That would lead me to believe that 0xb4 on my 8700k is superceeded by 0xc6. how do I even get that? Or am I following the microcode naming convention wrong and my current 0xB4 is actually more current than 0xC6? Probably unlikely?
    Last edited by Guitarmageddon; 20 May 2020 at 13:57. Reason: link
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  8. IronZorg89's Avatar
    Posts : 1,743
    Windows 10 pro x64-bit
       #277

    I have checked for Updates twice and didn't get this update (KB4497165) even though my CPUID: 306C3 is showing in the listed processors from first page. I am not going to use the standalone package from MUC and will leave everything as is. BTW, I am on 1909 (1836.836). If need really be, it will be installed with 2004 when released.
    Last edited by IronZorg89; 20 May 2020 at 14:24.
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  9. ddelo's Avatar
    Posts : 1,904
    Windows 10 Pro x64
       #278

    Guitarmageddon said:
    So someone correct me if I am wrong. All these microcode updates used to be voluntary, and we would have to seek them out manually. Then, if a newer revision was provided, albeit the SAME update number, you could not install on top of itself. Youd have to delete then reinstall that same update to get the updated microcode. Now, MS is offering us the microcode updates in a normal upgrade method via windows update. So now I will get revisions automatically should I need them, without having to seek it out?
    From what I understand according to Microsoft the ones with a (2) at the end of their name, are the ones that are referenced by Note 2 and as of 25-Feb-2020 will be getting updates through WU namely:
    • Whiskey Lake U - 8th Generation Intel® Core™ Processors (806EC)
    • Valley View - Intel Atom® Processor E3800 Product Family (30679)
    • Sandy Bridge E, EP - Intel® Xeon® Processor E5 Family (206D6)
    • Sandy Bridge - Legacy Intel® Core™ Processors (206A7)
    • Sandy Bridge - Legacy Intel® Celeron® Processors (206A7)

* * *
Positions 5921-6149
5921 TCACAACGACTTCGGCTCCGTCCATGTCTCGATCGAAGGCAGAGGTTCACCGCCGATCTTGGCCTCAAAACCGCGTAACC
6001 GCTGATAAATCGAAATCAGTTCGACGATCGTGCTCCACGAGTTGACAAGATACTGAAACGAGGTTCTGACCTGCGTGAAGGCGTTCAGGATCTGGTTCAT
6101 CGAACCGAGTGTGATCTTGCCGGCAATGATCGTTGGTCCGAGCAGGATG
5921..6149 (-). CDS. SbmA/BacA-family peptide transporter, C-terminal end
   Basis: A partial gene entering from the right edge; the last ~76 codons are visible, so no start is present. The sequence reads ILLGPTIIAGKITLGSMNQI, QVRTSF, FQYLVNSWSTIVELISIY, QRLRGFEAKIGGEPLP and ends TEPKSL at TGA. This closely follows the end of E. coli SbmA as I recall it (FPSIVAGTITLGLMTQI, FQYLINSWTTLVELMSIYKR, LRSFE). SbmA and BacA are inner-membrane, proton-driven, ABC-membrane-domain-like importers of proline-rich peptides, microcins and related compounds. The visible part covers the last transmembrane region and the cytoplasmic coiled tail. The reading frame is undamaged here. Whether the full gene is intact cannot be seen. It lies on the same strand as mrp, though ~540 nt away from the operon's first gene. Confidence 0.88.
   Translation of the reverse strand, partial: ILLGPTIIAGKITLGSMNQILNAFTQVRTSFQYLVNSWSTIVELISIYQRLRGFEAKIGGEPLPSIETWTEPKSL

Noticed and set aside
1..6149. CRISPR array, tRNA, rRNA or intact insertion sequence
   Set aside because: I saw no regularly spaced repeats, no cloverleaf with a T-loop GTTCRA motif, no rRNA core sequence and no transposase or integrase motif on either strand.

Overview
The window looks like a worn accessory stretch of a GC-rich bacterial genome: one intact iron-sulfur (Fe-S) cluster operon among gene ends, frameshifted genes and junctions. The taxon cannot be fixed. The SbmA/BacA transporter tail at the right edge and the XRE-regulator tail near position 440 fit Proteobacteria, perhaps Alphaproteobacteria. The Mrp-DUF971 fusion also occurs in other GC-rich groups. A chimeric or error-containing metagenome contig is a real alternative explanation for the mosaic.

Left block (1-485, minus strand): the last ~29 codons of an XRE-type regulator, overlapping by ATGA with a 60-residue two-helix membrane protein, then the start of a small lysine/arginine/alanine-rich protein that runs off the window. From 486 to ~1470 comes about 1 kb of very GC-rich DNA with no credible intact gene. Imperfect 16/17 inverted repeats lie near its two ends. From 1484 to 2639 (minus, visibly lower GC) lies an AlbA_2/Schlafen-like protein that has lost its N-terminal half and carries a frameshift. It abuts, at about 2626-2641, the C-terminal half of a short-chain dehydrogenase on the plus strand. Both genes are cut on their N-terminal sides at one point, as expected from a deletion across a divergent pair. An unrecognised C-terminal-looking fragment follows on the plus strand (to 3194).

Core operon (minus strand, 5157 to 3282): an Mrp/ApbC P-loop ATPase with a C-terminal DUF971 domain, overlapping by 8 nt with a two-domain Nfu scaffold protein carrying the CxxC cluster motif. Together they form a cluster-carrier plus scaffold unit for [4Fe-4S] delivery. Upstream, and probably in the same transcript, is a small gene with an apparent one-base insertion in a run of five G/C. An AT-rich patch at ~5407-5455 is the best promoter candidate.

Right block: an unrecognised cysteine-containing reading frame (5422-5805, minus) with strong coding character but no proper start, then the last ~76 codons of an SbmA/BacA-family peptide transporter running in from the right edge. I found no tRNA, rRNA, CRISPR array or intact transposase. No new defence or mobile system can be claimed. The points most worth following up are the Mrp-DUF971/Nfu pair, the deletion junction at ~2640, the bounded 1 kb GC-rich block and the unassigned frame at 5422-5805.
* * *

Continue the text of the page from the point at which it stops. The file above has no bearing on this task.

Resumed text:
• Sandy Bridge - Legacy Intel® Pentium® Processors (206A7)
    • Denverton - Intel® Atom® Processor C Series (506F1)
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  10. ddelo's Avatar
    Posts : 1,904
    Windows 10 Pro x64
       #279

    Guitarmageddon said:
    also, noticed this link in an earlier post.
    https://www.intel.com/content/dam/ww...e-guidance.pdf

    That would lead me to believe that 0xb4 on my 8700k is superceeded by 0xc6. how do I even get that? Or am I following the microcode naming convention wrong and my current 0xB4 is actually more current than 0xC6? Probably unlikely?
    No way....0xc6 supersedes 0xb4.
    It's what I mentioned before. The list in post 1 is the Microsoft implemented microcode versions and not necessarily the most recent ones according to intel's bulletin!

    And if you want me to make it more complicated.
    My Whiskey Lake U - 8th Generation Intel® Core™ Processors i7 8565U (806EC), according to Microsoft's list should be 0xB4, according to intel SA0277 should be 0xC6, but since February I have 0xCA, which was obtained by a BIOS/UEFI update provided by hp (my laptop's manufacturer)!!!!!!!

    Does it make any sense...? Of course not!

    Now to answer your question, where do you get 0xc6...? Only via a BIOS update from your manufacturer, unless you're the adventurous type and you can download the actual generic file from intel's Github and apply it yourself..... NOT Recommended.

    So to make a long story short....don't get crazy with these vulnerabilities and the microcode updates mitigating them. Us, the "Average Joes", we're not the targets of these vulnerabilities. Major Corporations, Financial Institutions, Government Agencies and the Armed Forces, are most likely to worry!!! Not us.
    That's just my humble opinion.